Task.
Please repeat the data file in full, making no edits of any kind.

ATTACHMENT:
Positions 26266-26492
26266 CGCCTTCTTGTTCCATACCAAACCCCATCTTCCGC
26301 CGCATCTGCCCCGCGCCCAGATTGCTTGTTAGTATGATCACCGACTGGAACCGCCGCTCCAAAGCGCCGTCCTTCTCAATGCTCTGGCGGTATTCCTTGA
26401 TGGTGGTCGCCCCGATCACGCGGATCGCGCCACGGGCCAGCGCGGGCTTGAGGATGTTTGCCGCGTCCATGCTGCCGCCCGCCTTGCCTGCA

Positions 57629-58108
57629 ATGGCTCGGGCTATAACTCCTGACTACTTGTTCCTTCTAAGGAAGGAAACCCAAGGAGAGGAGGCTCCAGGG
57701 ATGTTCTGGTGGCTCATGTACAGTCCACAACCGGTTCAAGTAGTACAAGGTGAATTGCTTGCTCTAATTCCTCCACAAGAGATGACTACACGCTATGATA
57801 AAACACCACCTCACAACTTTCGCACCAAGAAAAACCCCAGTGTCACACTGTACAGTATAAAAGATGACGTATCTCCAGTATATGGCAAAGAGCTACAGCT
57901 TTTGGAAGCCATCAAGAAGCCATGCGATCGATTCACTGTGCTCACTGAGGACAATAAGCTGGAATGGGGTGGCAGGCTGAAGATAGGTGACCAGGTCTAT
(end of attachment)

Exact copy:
Positions 26266-26492
26266 CGCCTTCTTGTTCCATACCAAACCCCATCTTCCGC
26301 CGCATCTGCCCCGCGCCCAGATTGCTTGTTAGTATGATCACCGACTGGAACCGCCGCTCCAAAGCGCCGTCCTTCTCAATGCTCTGGCGGTATTCCTTGA
26401 TGGTGGTCGCCCCGATCACGCGGATCGCGCCACGGGCCAGCGCGGGCTTGAGGATGTTTGCCGCGTCCATGCTGCCGCCCGCCTTGCCTGCA

Positions 57629-58108
57629 ATGGCTCGGGCTATAACTCCTGACTACTTGTTCCTTCTAAGGAAGGAAACCCAAGGAGAGGAGGCTCCAGGG
57701 ATGTTCTGGTGGCTCATGTACAGTCCACAACCGGTTCAAGTAGTACAAGGTGAATTGCTTGCTCTAATTCCTCCACAAGAGATGACTACACGCTATGATA
57801 AAACACCACCTCACAACTTTCGCACCAAGAAAAACCCCAGTGTCACACTGTACAGTATAAAAGATGACGTATCTCCAGTATATGGCAAAGAGCTACAGCT
57901 TTTGGAAGCCATCAAGAAGCCATGCGATCGATTCACTGTGCTCACTGAGGACAATAAGCTGGAATGGGGTGGCAGGCTGAAGATAGGTGACCAGGTCTAT